was that they would provide the elementary events to allow applications to deal
with single and double clicks, and nothing more. They should have given it a
little bit more thought or at least given the task to write some applications
first. (This is what is bad about defining interfaces bottom-up, instead of
top-down. eXtreme Programming promotes a top-down
interface development.) They should have defined three kinds of click events:
- Single click: A button is released quickly after it has been pushed.
- Double click: Two single clicks shortly after each other.
- Drag: A button is pushed down for a longer time, during which the mouse is
- Double click event: Produced when the mouse is double clicked.
- Single click event: Produced when the mouse is single clicked (and not
double clicked). This events comes with a certain delay.
- Click event: Produced as soon as a single click has occurred, but when it
is not sure yet if is will remain just a isolated single click, or that it
will be followed by another click making it into a double click. If the
application processes this event, no Double click event or Single click event
will follow, and if the mouse is clicked shortly there after it will produce
only a Click event.
(Move event during single click)
Showing your ID
According to a law recently accepted in the Netherlands, from the start of
2005, everyone older than 14 years will have to show a valid ID upon request
from a police officer (or other qualified officer), facing a fine of a maximum
of € 2250 when failing to do so. However, the law also states that
not carrying a valid ID is not an offence in itself. I really do not understand
the legal idea behind it and what it means in practice. Until now the law
stated that you had to show a valid ID when you were suspected of a crime.
Now, if you are witness of an accident or a crime, you can be fined if you
do not have an ID with you. I wonder what will happen if you are being robbed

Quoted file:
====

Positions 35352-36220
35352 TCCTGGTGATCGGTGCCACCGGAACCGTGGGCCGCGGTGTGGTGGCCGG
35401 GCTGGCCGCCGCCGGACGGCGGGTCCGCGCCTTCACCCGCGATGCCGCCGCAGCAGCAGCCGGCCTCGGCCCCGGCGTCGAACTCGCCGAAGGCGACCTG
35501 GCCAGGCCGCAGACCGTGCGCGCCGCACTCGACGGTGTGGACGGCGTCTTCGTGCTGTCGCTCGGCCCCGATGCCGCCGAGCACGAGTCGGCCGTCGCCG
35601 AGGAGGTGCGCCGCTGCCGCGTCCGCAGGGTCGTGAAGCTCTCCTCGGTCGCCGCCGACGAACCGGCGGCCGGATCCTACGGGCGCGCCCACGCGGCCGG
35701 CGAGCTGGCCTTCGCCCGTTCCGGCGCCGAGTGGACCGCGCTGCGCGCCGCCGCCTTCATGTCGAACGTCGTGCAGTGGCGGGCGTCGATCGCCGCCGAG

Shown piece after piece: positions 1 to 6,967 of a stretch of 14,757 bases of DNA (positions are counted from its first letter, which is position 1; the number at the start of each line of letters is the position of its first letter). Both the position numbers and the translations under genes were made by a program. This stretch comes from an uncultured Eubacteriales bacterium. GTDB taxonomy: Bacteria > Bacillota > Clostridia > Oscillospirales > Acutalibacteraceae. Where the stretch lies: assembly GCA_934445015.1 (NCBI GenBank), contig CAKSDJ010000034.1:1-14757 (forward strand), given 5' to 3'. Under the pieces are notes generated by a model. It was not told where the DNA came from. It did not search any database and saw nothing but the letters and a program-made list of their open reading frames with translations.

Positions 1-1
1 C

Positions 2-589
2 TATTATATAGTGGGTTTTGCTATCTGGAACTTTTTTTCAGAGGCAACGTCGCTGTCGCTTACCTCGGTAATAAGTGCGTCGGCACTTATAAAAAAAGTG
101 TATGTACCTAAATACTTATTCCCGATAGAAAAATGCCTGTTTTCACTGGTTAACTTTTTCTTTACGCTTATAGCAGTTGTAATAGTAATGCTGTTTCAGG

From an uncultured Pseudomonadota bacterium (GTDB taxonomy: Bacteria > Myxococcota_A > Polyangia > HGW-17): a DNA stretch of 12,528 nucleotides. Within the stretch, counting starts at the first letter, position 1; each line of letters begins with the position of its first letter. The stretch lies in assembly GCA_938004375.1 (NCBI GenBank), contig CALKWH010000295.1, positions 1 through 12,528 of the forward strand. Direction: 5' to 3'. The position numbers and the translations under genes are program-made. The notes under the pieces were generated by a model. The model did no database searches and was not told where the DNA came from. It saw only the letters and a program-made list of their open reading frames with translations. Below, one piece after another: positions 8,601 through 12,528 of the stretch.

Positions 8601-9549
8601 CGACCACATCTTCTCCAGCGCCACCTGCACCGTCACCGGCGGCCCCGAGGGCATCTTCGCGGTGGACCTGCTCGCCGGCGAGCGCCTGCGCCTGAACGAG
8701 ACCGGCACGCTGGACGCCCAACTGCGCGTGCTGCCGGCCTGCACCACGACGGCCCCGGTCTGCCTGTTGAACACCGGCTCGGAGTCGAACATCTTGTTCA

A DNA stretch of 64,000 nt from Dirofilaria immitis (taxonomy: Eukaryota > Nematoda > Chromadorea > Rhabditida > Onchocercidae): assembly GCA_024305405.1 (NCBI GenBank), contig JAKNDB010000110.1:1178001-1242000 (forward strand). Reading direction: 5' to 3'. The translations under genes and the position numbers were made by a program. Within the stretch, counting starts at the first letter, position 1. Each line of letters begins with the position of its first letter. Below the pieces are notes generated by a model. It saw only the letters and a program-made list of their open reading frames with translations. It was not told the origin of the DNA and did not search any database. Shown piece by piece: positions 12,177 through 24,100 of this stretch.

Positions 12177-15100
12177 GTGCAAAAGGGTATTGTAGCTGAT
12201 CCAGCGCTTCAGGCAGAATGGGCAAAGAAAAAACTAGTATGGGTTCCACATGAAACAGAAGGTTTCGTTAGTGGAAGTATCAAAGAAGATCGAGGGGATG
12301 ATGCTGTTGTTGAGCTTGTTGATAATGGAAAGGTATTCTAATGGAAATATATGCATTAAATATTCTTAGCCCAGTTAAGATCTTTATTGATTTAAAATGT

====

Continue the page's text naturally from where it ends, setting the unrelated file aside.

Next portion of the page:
from your ID and to go to the police.
We left around noon, and we first went to a Chinese shop
because Li-Xia wanted to change
some kind of mushroom that she had bought for a different
kind. All of us went, but when we realized how strong it
was raining and storming, we decided to go home again, to
the disappointment of our kids.
Around two o'clock, I went to the city on my bike to buy
some things. It was still raining, and the wind was blowing
in the direction of the city center, which made me realize
I would have to bike against it when going home. I parked
my bike in the free bike parking lot, and went to the open
market. I first bought some tomato, and next I went to buy
some raisin bun and some other for Li-Xia. Then I walked
to the De Slegte bookshop
and looked around the books. Finally, I decided to buy
the Pocket Dictionary Latin by Langenscheidt, which I already
had seen some weeks ago. When I paged through it, I was
surpriced by how many Latin words looked familiar. One would
almost think that English is a dialect of Latin.
And then it was time to go home, and it was still raining,
meaning that I had to bike against the rain, but at least
I knew that at home I could warm myself and put of any wet
clothes. The best thing is just to except the reality, and
spend your time thinking about something useful. And that
is what I did, and before I knew I was half way.
Later, when I wanted to know what kind of mushroom it was
that Li-Xia had bought, she looked up the name in a
Chinese-English dictionary, which happened to give the
Latin name: Auricularia auricula-judea. In the
dictionary I found that auricula means ear. Later I
discovered that it English name is Jew's Ear. It is
a kind of fungus often found on elder trees. It gets its
name indirectly from the elder tree, for it was on an elder
tree that Judas is reported to have hanged himself after
betraying Jesus. I also found some
nutrition data, saying that it is a very good source of
Pantothenic Acid and Copper.
It was 2.8 degrees Celsius when I left home. A clear sky with the
moon high up in the sky accompanied by a bright planet (Jupiter, I guess).
Later clouds came, and it did snow a few minutes.
This afternoon, I went to the mini-seminair in honour of the professional
retirement of Henk Alblas
at the University of Twente. He is both my former teacher, my master thesis
supervisor, and my boss for three years.
Before and afterwards, I met with many of my former colleagues, and it
brought back many memories from events long ago. One of them when recognizing
me said, "O yes, our LISP guy". And continued telling how some of the
other students thought that they could program because they has written some